In my work as a peace-building trainer and dialogue facilitator, dignity is situated at the center of all I do. Dignity is our inherent value as human beings. Though our dignity can be violated, it cannot be taken from us. In this three-part series, we have explored what it means to live a life of dignity and how we can be dignity ambassadors in the workplace by exploring five dignity practices. In this final article, we explore five “ways of being” that are necessary in order to honor the dignity of others.
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Dignity is foundational to the concept of peace. In fact, there can be no peace without dignity. Dignity is so important to the concept of peace, that in the United Nations’ milestone document, The Universal Declaration of Human Rights, the concept of dignity is established as the foundation of all human rights. Article 1 states, “All human beings are born free and equal in dignity and rights. They are endowed with reason and conscience and should act toward one another in a spirit of brotherhood.”
If you follow my work and writing, you have heard me say many times, Peace is human security and the ability to live a life of dignity that is free of fear. Human security means that we consistently experience a fulfillment of our basic human needs such as: our need to have our identity acknowledged and honored; our need for participation and recognition; as well as physical, emotional, and psychological security. Human needs also include our need for belonging, love, self-esteem, and personal fulfillment.
Restorative justice is a process for achieving justice that helps to restore the dignity of all people involved in a wrong-doing and puts into place a framework for each person involved to have the opportunity to share in their mutual human development. Restorative practices was born out of the restorative justice discipline.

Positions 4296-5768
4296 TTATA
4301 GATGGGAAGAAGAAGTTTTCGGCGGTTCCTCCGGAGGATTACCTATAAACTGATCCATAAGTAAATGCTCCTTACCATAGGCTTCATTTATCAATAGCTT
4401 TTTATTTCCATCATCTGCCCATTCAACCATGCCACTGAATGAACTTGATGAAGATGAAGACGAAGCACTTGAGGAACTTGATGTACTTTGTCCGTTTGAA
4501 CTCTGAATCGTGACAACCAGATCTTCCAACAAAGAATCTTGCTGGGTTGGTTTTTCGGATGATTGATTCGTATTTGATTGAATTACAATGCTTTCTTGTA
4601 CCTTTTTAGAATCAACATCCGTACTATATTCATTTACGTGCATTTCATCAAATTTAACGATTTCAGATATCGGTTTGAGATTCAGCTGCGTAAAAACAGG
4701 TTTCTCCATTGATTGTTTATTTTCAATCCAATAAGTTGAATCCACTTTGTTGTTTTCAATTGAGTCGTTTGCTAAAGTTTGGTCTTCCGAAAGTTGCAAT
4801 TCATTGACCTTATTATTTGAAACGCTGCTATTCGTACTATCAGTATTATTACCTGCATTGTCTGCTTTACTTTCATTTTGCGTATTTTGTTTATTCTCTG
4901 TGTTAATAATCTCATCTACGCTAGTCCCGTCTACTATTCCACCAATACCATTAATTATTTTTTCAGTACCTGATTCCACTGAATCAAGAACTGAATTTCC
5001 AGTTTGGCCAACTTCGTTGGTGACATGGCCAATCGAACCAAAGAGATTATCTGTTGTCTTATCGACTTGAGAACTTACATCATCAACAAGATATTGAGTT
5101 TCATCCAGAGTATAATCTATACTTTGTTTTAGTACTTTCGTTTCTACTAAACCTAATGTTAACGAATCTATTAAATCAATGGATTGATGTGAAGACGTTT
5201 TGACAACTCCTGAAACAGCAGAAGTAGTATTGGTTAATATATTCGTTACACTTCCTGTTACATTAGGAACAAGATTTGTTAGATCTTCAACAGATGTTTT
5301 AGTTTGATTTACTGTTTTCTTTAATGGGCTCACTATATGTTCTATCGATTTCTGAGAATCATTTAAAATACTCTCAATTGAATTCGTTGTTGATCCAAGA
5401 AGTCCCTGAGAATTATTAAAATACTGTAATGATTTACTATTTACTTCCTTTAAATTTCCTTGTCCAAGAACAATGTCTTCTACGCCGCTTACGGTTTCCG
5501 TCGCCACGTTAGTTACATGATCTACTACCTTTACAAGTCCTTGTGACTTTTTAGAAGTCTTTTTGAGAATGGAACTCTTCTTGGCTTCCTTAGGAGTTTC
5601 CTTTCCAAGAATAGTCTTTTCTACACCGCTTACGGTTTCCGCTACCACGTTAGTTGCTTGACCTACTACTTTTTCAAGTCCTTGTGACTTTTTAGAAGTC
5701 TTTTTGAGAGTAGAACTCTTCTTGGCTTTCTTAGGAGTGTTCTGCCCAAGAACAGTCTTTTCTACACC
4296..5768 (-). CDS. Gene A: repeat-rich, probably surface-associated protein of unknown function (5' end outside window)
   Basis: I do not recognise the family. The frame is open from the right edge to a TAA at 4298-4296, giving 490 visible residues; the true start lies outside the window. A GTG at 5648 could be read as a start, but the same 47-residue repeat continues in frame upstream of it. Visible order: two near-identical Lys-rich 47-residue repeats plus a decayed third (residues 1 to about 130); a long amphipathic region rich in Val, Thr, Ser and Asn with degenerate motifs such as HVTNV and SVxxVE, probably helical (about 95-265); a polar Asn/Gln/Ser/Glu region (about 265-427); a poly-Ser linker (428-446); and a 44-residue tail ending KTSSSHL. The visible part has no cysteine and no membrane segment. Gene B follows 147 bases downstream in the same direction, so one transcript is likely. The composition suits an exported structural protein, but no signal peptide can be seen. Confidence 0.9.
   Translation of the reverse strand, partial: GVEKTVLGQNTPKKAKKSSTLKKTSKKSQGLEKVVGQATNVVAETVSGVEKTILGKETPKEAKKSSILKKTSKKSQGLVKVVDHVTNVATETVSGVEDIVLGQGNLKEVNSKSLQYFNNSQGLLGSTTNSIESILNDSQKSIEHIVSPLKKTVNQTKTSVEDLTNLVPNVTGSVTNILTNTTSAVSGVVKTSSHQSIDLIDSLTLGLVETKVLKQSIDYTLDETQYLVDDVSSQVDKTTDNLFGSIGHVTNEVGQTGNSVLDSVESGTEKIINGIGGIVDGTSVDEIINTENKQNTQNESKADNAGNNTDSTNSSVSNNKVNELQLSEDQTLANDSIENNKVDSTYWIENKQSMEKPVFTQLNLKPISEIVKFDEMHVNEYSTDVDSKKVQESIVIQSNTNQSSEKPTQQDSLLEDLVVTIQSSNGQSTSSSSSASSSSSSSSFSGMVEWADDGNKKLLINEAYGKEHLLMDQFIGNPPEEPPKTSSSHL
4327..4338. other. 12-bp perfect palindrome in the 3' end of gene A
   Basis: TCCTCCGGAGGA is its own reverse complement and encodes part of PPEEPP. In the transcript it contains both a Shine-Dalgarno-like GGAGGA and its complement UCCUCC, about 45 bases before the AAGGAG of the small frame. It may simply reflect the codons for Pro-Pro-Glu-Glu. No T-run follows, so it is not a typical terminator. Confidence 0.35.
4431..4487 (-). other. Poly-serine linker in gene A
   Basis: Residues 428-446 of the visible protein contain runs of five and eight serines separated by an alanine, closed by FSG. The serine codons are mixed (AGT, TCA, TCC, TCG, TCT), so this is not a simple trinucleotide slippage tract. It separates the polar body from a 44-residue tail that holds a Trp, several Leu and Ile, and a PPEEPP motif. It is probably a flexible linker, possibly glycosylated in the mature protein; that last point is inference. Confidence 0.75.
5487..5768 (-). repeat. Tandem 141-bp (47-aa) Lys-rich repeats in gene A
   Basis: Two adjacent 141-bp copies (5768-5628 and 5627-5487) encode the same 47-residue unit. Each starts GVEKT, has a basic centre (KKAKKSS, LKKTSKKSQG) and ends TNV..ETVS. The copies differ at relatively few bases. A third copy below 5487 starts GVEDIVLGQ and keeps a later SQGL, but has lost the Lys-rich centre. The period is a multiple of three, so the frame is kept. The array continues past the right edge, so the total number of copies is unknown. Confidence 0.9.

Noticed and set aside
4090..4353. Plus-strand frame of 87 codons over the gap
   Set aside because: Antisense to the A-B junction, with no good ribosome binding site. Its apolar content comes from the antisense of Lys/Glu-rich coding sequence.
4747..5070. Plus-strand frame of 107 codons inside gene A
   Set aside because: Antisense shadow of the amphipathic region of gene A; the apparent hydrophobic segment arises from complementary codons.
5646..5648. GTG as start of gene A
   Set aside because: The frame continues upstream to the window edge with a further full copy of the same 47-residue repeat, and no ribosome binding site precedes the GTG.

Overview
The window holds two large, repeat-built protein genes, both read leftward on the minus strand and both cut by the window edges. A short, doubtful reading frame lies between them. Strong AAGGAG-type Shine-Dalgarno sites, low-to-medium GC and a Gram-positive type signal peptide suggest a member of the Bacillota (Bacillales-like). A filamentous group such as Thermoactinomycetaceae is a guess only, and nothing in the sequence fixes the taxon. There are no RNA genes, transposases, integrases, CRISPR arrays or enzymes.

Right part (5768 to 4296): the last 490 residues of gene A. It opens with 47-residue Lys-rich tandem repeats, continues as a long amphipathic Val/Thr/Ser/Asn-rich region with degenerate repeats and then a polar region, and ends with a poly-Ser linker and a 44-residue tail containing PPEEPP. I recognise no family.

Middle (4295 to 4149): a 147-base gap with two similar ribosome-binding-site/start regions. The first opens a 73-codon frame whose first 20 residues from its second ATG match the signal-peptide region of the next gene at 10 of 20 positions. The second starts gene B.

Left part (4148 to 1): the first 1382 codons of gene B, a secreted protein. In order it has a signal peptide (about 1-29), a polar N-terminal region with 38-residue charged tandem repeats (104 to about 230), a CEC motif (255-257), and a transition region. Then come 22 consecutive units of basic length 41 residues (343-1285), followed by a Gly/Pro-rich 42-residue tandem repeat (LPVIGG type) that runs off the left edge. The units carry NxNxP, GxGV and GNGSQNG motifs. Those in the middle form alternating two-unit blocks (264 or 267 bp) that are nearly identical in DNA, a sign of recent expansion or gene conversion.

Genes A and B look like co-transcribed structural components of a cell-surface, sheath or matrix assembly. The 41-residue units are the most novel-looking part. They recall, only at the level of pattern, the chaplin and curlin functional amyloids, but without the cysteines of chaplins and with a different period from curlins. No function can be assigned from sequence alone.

Recently a well-intended and trusted friend mentioned to me that I might want to tone down the “peace” talk in the my external communications and use language corporate leadership is more familiar and comfortable with. I know why she made the recommendation. People do not want to talk about peace in the workplace. It sounds mushy, woo-woo, and soft. Adjectives no one in the workplace wants to be associated with.
There is nothing soft about peace. Quite the opposite.
Workplace conflict is often understood as any conflict that prevents the flow of work. From that perspective, conflict in the workplace is normal, and, when managed productively, can even have positive benefits such as improved problem-solving, increased understanding among team members, improved team performance, and increased motivation, etc. However, conflict that is managed poorly, or not managed at all, can become systemic and transform into a form of abuse knows as “mobbing.”
Workplace collaboration is a popular buzzword these days. And, of course, collaboration is critical to innovation, problem-solving, creativity, dispute resolution, and a myriad intellectual pursuits necessary to the workplace. That said … have you ever stopped to think about how so many attempts to increase collaboration actually have the opposite effect?
From small indignities such as not giving credit where credit is due to much larger dignity violations such as sexual harassment or experiencing bullying behavior from a peer or supervisor, most of us have experienced a workplace conflict in which an apology would have gone a long way toward making amends and helping a relationship and/or project get back on track.
If you have done any reading or studying about the shared characteristics of highly effective leaders, you have no doubt read about emotional intelligence — a phrase coined by two psychologists and academicians, John Mayer, of the University of New Hampshire, and Peter Salovey of Yale University and made popular by Danial Goleman in his best-selling book Emotional Intelligence: Why It Can Matter More Than IQ.
Emotional intelligence is critical to effective leadership, and it is equally essential for cultivating a workplace culture of peace — a culture that fosters human security and dignity.
Asking for a pay increase. Providing critical feedback on performance. Addressing inappropriate behavior. Apologizing. These are examples of hard-to-have, but necessary, workplace conversations.